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Do you remember where you were when Pinnacle shut its doors to U.S. customers?...By Jay Graziani

This question may one day be to sports gamblers what questions about the Kennedy assassination are to the general public. Shockwaves were sent through the gambling industry yesterday as one of the most well respected sportsbooks, Pinnacle Sports, decided to stop accepting wagers from U.S. residents. Sports betting forums were abuzz with panicked bettors discussing the ramifications of this news. This is certainly not the first, or even most traumatic, sports book closing - there is no reason, at least not yet, to believe that customers will have trouble recovering their funds. But Pinnacle's stature in the offshore betting industry has caused many to speculate what this means in the broad scope of the online gambling world.

While numerous factors for this decision have been debated, most seem to focus on U.S. law enforcement, particularly the recently-passed Unlawful Internet Gambling Enforcement Act (UIGEA) and the federal investigation of numerous "credit shops" in the past year, including ongoing prosecutions. Pinnacle's decision to exit the U.S. marketplace has already caused more speculation than the other major offshore events of the past year: the arrests of sportsbook management on U.S. soil, the closure of numerous sportsbooks including BetonSports, and even the passage of the UIGEA itself.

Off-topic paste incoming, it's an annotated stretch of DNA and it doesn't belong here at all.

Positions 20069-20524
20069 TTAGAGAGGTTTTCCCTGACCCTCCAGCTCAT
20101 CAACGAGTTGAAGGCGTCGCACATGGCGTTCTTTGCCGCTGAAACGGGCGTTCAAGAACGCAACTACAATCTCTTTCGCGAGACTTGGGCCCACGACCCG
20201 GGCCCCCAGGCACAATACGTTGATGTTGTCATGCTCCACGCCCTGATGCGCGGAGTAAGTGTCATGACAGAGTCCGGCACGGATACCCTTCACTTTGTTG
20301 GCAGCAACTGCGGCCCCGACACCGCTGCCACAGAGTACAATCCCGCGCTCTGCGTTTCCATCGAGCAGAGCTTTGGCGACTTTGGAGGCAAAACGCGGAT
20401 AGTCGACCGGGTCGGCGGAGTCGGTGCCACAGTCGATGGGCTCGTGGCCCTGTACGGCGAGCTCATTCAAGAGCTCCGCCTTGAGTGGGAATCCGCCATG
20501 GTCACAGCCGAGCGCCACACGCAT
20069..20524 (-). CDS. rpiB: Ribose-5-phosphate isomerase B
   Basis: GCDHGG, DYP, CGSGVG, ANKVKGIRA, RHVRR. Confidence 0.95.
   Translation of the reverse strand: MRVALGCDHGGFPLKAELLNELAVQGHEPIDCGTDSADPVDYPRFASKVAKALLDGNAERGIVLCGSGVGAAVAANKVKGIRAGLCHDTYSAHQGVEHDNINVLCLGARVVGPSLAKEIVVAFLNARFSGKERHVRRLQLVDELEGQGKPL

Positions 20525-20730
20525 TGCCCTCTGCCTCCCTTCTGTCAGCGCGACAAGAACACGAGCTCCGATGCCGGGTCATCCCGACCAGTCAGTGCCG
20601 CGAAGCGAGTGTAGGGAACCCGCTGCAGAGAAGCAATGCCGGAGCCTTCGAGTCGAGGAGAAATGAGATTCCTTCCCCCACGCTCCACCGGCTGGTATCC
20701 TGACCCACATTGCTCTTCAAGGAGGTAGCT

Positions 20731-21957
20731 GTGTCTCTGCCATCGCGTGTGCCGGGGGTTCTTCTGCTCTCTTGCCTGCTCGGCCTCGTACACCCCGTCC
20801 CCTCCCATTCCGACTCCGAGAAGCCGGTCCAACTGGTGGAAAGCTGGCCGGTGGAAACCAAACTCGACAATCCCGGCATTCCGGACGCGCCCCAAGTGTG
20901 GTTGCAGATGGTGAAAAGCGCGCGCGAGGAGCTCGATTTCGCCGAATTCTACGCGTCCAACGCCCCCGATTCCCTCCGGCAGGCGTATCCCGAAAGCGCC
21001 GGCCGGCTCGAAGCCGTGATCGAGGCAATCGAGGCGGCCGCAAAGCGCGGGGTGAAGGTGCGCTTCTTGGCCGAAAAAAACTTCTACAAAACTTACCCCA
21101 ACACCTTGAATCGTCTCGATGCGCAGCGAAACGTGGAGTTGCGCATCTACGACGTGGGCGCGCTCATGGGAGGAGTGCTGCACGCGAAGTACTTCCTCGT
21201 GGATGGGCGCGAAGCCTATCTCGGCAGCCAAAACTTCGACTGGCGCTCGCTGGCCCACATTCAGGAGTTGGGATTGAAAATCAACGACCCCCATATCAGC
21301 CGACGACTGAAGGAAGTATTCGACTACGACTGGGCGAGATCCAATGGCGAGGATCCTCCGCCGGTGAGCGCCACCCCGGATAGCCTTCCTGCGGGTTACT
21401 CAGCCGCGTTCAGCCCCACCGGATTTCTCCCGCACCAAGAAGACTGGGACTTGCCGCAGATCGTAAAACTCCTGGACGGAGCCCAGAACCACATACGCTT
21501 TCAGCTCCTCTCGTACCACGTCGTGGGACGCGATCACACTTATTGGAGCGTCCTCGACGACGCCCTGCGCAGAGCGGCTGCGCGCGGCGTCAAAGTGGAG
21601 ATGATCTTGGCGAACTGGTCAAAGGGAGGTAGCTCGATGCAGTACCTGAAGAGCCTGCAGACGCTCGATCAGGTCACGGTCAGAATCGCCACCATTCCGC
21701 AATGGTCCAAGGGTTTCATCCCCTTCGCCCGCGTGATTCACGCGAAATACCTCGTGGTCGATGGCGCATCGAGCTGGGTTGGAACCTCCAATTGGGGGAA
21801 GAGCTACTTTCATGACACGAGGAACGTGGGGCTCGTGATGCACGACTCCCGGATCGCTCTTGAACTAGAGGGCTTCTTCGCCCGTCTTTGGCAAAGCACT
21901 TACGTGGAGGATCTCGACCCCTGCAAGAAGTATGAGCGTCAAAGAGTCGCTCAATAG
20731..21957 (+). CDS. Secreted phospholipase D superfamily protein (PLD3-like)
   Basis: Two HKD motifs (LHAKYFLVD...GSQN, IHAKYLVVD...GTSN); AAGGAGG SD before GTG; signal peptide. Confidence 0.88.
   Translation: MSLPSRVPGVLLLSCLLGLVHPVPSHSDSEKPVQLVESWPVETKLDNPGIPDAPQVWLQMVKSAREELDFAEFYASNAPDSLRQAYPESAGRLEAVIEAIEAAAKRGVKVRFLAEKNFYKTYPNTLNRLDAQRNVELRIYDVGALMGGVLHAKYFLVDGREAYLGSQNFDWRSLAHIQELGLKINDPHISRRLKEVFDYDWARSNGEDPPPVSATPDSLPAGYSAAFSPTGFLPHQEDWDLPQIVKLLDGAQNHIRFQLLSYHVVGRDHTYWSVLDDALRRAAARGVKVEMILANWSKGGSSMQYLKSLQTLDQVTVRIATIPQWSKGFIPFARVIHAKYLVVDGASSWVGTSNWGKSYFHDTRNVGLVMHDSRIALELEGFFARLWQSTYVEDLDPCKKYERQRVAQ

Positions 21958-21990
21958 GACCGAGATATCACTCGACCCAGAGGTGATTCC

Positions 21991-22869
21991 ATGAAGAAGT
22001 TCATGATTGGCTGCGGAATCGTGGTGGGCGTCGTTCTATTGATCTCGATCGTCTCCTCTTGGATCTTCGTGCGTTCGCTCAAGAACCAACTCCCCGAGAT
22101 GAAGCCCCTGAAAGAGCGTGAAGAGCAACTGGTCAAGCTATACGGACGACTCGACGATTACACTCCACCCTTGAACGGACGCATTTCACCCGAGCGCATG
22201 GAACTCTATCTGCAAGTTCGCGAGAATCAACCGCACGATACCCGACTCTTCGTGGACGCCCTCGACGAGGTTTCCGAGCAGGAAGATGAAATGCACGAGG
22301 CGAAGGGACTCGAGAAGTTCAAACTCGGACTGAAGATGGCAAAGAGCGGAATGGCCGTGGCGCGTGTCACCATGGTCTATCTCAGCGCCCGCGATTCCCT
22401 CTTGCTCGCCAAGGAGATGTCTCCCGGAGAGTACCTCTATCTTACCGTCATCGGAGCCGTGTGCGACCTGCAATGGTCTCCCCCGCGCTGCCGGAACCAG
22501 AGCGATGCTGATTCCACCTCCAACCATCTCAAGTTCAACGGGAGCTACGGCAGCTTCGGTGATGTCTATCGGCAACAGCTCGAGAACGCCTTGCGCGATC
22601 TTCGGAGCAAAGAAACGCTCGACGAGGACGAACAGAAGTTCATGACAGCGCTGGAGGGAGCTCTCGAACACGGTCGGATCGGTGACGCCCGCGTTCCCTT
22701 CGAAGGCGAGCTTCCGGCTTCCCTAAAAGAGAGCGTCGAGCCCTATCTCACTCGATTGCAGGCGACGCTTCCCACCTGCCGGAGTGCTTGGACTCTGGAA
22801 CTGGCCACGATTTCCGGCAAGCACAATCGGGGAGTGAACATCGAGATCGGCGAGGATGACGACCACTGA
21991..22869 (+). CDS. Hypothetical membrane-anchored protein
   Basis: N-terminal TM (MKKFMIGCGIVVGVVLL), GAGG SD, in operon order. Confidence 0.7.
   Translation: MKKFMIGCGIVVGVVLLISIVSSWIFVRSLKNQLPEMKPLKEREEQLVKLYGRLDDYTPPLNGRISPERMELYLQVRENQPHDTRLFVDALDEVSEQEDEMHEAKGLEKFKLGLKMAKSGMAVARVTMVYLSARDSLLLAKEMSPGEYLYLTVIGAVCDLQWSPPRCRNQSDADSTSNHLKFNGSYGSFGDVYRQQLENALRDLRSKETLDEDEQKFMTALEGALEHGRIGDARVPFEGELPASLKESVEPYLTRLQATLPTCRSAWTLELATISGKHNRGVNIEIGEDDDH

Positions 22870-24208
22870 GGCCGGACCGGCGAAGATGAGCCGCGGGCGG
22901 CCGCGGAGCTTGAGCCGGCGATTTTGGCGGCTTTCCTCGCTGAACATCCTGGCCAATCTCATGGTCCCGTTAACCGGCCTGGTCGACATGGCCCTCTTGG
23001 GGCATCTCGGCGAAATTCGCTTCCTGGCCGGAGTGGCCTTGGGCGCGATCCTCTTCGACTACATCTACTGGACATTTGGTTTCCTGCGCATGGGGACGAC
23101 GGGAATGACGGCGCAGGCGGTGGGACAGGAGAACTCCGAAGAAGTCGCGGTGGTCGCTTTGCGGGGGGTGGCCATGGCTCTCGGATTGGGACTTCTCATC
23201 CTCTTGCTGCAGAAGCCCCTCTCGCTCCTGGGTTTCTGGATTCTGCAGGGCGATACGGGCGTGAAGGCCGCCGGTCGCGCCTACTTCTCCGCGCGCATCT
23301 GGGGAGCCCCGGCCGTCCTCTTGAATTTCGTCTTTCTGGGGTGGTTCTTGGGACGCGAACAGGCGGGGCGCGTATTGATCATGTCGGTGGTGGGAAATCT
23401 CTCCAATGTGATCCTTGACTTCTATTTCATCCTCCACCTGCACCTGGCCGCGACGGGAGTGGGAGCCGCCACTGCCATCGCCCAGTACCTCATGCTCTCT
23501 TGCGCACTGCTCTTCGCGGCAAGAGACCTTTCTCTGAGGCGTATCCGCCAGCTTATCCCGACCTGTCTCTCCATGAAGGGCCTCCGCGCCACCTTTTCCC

Clearly the loss of a big-name sportsbook is news in itself, but this comes on the heels of repeated bad news for U.S. gamblers. The past few months have seen U.S. bettors take a beating on the number of sportsbooks they can patronize. Bet365, Bowmans, Canbet, Sportingbet, and WWTS (and associated books) all recently exited the U.S. market, and the huge operation of BetonSports was shut down by the all-powerful United States District Court for the Eastern District of Missouri, with player funds still remaining in limbo to this day. U.S. bettors are also shut out of the sportsbook side of Mansion, as well as the largest betting exchange, Betfair. Of course, this doesn't even tackle the issue of poker, as U.S. players have already been kicked out of many lucrative online card rooms.

Pinnacle will certainly be missed by U.S. bettors, who salivated at the high limits, reduced juice, and wide range of betting options offered, as well as the perceived safety of an industry leader with an impeccable reputation. The clout of Pinnacle should not be underestimated - they were even mentioned on an episode of "The Sopranos". While the loss of a terrific betting shop is an obvious downside for U.S. customers, there are a lot of other potential implications of this news, with both potential winners and losers.

The Losers:

"Whales" and "Sharps" - Few books allowed the betting limits that Pinnacle had in place. They also didn't "boot" winners, meaning smart players had a place that would accept their wagers at high limits and reduced juice. Pinnacle's financial reliability also calmed any fears that big players had about keeping large amounts of money in their betting accounts. Some serious players will creatively find their way back in, but many will not have the resources or know-how to do so. While other betting opportunities are out there, no competitor at the moment has the combination of low juice and high limits that made Pinnacle so popular.